Carrie Cooper is a freelance radio broadcaster, journalist and presenter. A talented story-teller who brings honest, inspiring conversation to our airwaves, Carrie loves radio as a means of bringing people closer together, no scale too large or small.
With a particular story to tell in mind, Carrie applied for an ArtHouse Jersey Seed Funding grant. With financial assistance from this grant, along with funds from the BBC and Carrie’s own personal contribution, Carrie travelled to the States as she set out to make ‘Journey to the Heart of the Blues.’
The documentary brings to life real stories of the blues as Carrie accompanies Jerseyman, musician Giles Robson to the American Blues Foundation where he was nominated for two Blues Foundation Awards. During her trip, she also captures conversations with innovators, pioneers & legends through the epicenters of the genre; Chicago, Memphis & Clarksdale Mississippi.
With the recent launch of the documentary on BBC Jersey, we asked Carrie a few questions about her work and what inspires her to keep doing what she does
How did you get started in in radio broadcasting?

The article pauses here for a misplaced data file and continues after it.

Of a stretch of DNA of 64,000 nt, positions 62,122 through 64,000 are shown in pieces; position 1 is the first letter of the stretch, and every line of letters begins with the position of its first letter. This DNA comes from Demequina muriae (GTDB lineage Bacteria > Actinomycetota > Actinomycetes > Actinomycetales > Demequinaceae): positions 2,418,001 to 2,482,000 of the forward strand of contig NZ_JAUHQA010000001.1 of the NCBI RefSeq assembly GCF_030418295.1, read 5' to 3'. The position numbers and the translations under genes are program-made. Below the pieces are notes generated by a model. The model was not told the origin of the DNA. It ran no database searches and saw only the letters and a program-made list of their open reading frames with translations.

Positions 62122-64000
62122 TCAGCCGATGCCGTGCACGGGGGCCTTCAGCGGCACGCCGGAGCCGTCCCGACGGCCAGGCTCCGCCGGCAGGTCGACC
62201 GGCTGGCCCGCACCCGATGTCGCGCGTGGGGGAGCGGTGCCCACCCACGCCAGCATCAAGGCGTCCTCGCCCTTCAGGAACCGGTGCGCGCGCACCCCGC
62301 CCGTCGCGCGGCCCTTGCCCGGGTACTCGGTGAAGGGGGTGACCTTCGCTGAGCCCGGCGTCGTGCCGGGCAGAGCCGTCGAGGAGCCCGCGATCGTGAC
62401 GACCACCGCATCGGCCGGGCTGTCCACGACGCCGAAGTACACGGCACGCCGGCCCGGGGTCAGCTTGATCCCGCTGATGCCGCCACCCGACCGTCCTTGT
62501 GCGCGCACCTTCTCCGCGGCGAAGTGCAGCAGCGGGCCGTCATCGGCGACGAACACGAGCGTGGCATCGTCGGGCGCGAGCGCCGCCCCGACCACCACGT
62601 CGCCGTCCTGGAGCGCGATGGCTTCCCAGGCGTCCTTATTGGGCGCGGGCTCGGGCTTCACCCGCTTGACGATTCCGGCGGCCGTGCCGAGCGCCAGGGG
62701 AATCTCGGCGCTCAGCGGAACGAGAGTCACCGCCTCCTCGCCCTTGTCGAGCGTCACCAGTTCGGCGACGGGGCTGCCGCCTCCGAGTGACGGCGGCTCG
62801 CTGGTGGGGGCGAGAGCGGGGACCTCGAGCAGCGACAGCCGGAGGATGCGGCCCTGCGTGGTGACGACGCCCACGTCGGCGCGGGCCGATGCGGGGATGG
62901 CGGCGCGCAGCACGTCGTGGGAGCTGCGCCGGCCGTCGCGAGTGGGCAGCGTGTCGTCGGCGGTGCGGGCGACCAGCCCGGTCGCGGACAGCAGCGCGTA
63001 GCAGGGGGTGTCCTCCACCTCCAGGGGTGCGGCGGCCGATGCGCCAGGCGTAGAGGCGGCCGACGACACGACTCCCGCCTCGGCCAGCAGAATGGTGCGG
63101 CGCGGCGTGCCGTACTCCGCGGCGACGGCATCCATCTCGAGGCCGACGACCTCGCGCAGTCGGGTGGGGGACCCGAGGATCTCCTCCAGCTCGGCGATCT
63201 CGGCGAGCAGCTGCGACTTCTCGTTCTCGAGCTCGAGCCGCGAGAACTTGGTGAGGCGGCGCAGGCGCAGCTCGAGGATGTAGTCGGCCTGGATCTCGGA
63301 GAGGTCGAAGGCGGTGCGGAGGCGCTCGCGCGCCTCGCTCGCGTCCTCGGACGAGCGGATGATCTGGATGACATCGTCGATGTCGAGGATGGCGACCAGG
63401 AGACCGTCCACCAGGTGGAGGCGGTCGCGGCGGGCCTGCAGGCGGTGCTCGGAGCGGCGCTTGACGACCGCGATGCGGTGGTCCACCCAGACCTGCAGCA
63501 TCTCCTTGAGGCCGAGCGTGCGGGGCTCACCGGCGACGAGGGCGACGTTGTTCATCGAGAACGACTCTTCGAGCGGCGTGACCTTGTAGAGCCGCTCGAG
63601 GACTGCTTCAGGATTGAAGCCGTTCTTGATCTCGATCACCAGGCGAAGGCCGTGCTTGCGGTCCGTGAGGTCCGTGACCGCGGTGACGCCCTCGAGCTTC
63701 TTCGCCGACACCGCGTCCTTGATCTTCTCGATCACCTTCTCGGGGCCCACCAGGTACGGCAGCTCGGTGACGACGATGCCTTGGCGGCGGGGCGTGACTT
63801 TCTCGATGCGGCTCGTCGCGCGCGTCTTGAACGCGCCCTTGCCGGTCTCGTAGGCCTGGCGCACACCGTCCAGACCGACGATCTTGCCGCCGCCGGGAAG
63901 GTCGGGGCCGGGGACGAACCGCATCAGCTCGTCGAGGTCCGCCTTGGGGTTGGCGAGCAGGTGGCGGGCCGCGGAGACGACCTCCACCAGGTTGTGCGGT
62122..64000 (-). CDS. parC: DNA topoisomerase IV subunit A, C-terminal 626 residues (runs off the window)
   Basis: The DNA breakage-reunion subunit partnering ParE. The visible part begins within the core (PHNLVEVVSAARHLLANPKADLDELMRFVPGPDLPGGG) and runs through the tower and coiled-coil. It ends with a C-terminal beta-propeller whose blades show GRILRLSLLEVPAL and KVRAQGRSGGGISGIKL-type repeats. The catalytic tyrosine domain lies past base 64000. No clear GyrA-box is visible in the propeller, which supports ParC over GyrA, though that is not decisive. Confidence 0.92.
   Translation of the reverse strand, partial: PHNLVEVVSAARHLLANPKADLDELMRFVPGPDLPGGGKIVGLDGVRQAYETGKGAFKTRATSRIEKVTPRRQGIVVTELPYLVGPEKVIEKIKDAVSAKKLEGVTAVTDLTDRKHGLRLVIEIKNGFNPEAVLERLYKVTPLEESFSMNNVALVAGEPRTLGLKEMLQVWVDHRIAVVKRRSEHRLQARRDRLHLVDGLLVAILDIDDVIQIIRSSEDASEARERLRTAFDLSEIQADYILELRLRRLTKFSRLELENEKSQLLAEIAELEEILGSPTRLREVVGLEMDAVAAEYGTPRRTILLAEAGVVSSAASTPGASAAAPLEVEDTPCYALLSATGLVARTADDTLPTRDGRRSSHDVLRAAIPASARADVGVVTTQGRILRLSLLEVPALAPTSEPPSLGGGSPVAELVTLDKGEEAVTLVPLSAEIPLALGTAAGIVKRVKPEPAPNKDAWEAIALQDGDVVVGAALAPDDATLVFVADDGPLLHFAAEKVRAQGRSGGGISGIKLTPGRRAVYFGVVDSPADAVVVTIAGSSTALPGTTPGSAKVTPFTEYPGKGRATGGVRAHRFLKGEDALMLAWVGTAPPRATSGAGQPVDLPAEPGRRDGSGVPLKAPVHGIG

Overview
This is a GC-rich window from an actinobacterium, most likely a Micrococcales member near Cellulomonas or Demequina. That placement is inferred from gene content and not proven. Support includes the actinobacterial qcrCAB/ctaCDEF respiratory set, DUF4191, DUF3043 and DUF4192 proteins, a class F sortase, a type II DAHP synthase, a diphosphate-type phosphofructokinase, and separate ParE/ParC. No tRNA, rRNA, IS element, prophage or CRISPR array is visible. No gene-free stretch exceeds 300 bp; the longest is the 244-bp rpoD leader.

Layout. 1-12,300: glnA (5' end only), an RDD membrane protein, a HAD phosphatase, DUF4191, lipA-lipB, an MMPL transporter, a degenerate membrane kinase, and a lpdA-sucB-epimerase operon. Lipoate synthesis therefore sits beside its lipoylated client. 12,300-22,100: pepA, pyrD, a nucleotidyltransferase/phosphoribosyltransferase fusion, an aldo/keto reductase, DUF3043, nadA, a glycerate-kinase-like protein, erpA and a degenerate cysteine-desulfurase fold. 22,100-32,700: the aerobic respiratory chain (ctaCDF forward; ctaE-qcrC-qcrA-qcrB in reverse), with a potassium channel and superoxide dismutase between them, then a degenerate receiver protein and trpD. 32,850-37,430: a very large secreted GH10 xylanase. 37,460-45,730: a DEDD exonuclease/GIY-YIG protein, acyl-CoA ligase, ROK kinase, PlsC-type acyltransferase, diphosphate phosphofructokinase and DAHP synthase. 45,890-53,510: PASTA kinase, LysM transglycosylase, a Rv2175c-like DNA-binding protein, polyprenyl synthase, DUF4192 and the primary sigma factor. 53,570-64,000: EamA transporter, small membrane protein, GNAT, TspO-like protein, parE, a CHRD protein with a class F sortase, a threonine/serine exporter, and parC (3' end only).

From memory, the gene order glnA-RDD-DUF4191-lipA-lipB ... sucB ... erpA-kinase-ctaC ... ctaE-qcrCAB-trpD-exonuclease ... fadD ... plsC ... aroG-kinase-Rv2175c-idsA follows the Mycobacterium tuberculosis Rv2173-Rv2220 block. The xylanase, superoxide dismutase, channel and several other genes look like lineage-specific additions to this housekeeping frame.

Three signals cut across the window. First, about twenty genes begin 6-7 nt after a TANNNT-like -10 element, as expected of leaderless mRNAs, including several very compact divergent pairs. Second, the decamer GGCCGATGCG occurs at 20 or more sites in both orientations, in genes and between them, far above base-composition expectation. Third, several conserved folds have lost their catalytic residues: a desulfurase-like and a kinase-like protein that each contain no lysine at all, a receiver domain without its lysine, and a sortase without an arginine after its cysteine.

I started nearly 20 years ago while living in southern Spain. A friend an I produced and presented an electronic music programme, primarily deep house with flecks of techno & breaks. We were unusual in that we didn’t ask radio stations to give us a ‘job.’ Rather, we bought airtime, in this instance Friday nights 9pm until midnight, with the support of sponsors. We started at Kiss FM, soon moving to Global Radio where I was offered my own programme during the week. I wasn’t comfortable in those early days of presenting during the day. The only thing I felt mildly relaxed talking about was music, so campaigned to be moved to the evening show from 9pm– midnight every day and delivered an alternative music show every weekday for many years, our electronic show bubbling away on Saturdays. I moved back to Jersey in 2005 – supposedly for a year – and started with the BBC. I must have been having a good time because I stayed for 8 years. I now work freelance between Bordeaux, Jersey & wherever I’m travelling at the time.
How do you work and what is a typical day like for you?